A woman who feels hangry


Hangry: How food affects your mood

Breakfast is wearing off. Your stomach is growling. Soon, you are too.

You’re “hangry.” But don’t feel bad. It’s common to get snappy when you have an empty tummy.

So why does hunger make you prone to anger? It could be a decrease in your blood sugar, otherwise known as blood glucose. It’s the main source of fuel for your brain and every cell in your body.

When you eat, your body turns carbohydrates from your food into glucose and gives you energy to function at your best. When you don’t eat and your blood sugar drops, the result can be the “hangry feeling” that makes you irritable.

Hangry symptoms

Spot these symptoms before hangry sneaks up on you:

  • hunger pangs
  • hunger headaches
  • concentration issues
  • cravings
  • losing your cool

Preventing hanger

If you’re already experiencing hangry symptoms, time could be running out. Fortunately, there are ways to prevent hanger altogether.

  • Eat regularly. Delaying a meal is one thing. Skipping meals altogether is like rolling out the red carpet for your hunger monster.
  • Stay hydrated. Your brain can mistake feelings of thirst with hunger. Your body may need water instead of food. Bring a water bottle with you everywhere and drink water throughout the day.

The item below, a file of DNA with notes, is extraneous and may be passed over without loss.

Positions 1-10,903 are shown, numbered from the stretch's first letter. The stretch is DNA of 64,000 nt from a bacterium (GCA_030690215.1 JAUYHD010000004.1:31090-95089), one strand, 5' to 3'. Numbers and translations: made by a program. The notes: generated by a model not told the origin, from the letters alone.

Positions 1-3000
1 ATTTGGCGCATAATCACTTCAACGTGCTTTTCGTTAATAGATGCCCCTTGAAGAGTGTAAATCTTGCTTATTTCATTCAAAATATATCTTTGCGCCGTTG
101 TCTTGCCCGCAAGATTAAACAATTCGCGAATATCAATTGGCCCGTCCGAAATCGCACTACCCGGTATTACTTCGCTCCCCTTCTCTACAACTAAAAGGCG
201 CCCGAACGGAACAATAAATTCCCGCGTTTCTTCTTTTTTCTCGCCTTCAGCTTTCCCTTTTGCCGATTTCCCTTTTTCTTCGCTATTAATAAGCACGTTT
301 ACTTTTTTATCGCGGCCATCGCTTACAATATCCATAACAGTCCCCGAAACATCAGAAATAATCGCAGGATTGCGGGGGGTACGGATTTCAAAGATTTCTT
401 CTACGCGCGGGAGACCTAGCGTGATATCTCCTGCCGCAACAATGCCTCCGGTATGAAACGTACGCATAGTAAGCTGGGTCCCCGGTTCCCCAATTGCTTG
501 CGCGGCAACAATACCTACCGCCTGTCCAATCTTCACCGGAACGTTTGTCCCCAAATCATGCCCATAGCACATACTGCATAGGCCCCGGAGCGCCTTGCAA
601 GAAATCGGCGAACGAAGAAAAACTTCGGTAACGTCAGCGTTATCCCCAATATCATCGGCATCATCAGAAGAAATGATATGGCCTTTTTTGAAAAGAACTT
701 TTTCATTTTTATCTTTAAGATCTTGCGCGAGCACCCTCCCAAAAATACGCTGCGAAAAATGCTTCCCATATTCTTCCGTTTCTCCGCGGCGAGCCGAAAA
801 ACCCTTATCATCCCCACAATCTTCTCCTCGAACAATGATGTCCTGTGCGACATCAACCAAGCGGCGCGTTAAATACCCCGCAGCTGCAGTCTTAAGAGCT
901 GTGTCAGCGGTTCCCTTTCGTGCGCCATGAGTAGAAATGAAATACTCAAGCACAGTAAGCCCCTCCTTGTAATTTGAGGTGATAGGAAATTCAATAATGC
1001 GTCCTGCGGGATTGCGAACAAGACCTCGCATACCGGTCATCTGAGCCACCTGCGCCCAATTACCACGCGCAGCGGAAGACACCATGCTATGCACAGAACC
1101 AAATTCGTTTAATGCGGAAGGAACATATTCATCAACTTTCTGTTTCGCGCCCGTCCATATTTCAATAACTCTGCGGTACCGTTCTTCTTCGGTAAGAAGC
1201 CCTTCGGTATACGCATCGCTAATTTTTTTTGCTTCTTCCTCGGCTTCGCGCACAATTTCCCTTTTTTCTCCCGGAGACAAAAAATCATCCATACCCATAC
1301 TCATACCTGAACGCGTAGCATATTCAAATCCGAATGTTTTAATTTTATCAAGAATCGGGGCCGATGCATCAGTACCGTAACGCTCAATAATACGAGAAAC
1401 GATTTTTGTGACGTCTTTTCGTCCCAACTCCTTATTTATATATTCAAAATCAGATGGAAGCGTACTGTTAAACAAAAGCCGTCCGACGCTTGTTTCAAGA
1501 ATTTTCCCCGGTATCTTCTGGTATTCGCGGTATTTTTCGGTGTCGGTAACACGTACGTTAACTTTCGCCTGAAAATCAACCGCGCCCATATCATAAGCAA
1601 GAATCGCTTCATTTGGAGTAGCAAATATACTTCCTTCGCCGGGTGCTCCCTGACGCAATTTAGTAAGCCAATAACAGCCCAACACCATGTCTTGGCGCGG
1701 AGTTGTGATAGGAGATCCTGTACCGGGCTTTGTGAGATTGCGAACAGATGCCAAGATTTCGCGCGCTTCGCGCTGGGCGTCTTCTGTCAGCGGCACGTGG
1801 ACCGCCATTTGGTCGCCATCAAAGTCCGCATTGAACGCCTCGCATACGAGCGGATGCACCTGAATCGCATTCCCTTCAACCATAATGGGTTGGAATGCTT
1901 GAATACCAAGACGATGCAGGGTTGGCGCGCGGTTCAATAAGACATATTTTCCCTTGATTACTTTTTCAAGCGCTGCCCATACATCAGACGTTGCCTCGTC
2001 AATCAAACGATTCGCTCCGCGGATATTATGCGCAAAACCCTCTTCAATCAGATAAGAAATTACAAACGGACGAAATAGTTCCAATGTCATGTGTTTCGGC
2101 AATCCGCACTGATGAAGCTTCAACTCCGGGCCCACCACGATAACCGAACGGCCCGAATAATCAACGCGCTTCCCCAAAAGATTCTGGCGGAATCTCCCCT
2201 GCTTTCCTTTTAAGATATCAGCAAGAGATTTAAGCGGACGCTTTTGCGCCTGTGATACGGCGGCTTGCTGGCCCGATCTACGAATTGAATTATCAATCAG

• Plan ahead. Meal planning makes it easier to eat healthy foods and avoid hangry feelings when you have a full plate. But you won’t always have time to plan meals. Consider bringing your favorite healthy snacks to hangry-proof yourself between meals, whether it’s the office, running errands or planning a road trip.
  • Eat a well-balanced diet. You may crave foods with simple carbs and sugars when you’re hangry. But the “snacklash” can come fast. Simple carbs and sugar give a short burst of energy that can lead to a sugar crash. Instead, choose healthy foods that give you long-term energy, such as nuts, eggs, fruit, leafy greens and grains.

One last bite

Now you know how to go from hangry to happy.

Planning ahead and eating a well-balanced diet sounds easy, right? Well, life gets busy. A dietitian can help you stay on track.

See a primary care provider if you have diabetes or another health condition affecting your blood sugar levels. 


Share this article


Get fun, inspiring, provider-reviewed articles sent to your inbox.

Sign up for our email newsletter